American literature is mostly about social justice, voiceless people, and new literary forms that bring awareness. Historically, experimental writing does just that; it forces us to conceptualize new ways of thinking about text. This is necessary for literary progression or simply for the movement of writing in new directions. Exploring three significant kinds of literary […]Read more "Experimental Writing in American Literature"
I will attempt to answer the question of whether moral facts or properties are part of the fabric of our universe. In order to do this, I will provide accounts both for and against moral realism by focusing on the arguments of G.E. Moore and J.L. Mackie along with reactions to their positions. I will argue […]Read more "The Moral Factless Fabric of the Universe"
Background Ursula Le Guin’s novel The Word for World is Forest was published in 1972 and is the 6th book in her Hainish Cycle. The Hainish Cycle consists of a number of science fiction novels and stories by the author. It is set in an alternate future history in the Hainish Universe in which civilizations of human beings on […]Read more "Le Guin’s Word For World"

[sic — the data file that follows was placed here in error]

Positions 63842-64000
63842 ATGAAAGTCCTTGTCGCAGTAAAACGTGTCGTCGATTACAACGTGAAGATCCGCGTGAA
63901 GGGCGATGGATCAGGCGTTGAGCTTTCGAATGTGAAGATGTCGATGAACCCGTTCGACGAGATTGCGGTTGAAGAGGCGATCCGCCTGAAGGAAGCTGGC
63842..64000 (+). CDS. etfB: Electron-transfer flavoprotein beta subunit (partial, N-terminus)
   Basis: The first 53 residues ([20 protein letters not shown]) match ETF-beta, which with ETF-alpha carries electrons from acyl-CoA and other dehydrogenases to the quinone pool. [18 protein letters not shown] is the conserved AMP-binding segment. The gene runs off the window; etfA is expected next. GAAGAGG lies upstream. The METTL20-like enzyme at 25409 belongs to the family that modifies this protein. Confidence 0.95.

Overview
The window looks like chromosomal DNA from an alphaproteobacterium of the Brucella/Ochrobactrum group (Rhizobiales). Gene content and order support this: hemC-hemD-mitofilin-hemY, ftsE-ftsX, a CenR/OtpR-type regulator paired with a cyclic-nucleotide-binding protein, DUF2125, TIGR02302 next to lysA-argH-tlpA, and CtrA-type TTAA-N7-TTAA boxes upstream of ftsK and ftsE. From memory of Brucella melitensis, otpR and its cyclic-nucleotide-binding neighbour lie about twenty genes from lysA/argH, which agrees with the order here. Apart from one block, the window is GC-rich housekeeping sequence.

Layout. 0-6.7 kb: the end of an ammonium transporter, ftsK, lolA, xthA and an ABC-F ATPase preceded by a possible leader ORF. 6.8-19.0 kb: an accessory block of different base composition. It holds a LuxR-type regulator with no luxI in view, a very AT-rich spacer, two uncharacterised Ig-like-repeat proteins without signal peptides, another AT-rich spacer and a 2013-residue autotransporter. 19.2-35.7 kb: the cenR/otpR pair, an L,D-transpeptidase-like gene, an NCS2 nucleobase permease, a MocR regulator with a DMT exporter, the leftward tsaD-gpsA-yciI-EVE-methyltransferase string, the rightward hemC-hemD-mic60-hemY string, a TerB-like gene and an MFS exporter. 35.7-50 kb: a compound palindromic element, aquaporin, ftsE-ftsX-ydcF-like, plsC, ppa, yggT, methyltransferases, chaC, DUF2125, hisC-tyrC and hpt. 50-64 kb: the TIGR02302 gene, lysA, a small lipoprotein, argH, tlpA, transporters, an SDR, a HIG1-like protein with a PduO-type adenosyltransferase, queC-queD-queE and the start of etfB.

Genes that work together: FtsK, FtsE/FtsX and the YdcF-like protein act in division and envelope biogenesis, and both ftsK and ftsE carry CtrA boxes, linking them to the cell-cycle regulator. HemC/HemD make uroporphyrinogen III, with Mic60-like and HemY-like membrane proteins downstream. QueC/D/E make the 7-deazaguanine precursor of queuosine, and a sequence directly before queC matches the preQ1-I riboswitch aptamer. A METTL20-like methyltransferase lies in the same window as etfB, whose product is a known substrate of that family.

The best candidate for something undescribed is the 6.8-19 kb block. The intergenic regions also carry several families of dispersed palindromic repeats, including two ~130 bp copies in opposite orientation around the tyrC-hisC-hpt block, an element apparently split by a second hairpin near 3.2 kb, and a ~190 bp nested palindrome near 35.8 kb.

It’s been a week and a half since NaNoWriMo began! After figuring out what to sacrifice (sleep) I’m still mentally going strong: I do not hate my story yet, I’ve not run out of ideas (in fact, I have too many), and I’ve been to a Chicago write-in or two. Day 2: I went hard […]Read more "NaNoWriMo Update"
In Ibn Tufayl’s philosophical tale Hayy Ibn Yaqzan, the main character Hayy realizes that in order to become his ideal self, he must complete a series of duties. These duties are imitations of assimilation. The journey of the three phases begins with the “inarticulate animal,” which then progresses to the “celestial body,” and then ends […]Read more "Hay Ibn Yaqzan"
I had been telling myself all summer that I was going to write a novel this November during National Novel Writing Month. I was determined with no real plans – delusional, as usual. My novel was going to be lit. And then October 28th hit. I am a full-time student, teaching assistant, intern working with […]Read more "NaNoWriMo ’16"
In Book Three (lines 38-86) of Lucretius’s Epicurean ode, On the Nature of Things, our author discusses death. The point of this section is to explain the fear of death and its affects to his audience. According to Lucretius, death and the afterlife are feared by all. He states that the soul is not immortal due […]Read more "Lucretius on Death"